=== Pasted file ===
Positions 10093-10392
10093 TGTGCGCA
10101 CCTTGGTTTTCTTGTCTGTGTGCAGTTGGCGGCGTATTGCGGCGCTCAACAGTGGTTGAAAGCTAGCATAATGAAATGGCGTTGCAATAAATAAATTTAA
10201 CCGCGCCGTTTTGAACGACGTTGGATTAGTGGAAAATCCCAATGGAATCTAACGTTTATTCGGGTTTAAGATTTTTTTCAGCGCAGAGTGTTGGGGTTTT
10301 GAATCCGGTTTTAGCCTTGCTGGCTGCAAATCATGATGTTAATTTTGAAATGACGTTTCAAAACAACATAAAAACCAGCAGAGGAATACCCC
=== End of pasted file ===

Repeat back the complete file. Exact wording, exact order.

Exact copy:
Positions 10093-10392
10093 TGTGCGCA
10101 CCTTGGTTTTCTTGTCTGTGTGCAGTTGGCGGCGTATTGCGGCGCTCAACAGTGGTTGAAAGCTAGCATAATGAAATGGCGTTGCAATAAATAAATTTAA
10201 CCGCGCCGTTTTGAACGACGTTGGATTAGTGGAAAATCCCAATGGAATCTAACGTTTATTCGGGTTTAAGATTTTTTTCAGCGCAGAGTGTTGGGGTTTT
10301 GAATCCGGTTTTAGCCTTGCTGGCTGCAAATCATGATGTTAATTTTGAAATGACGTTTCAAAACAACATAAAAACCAGCAGAGGAATACCCC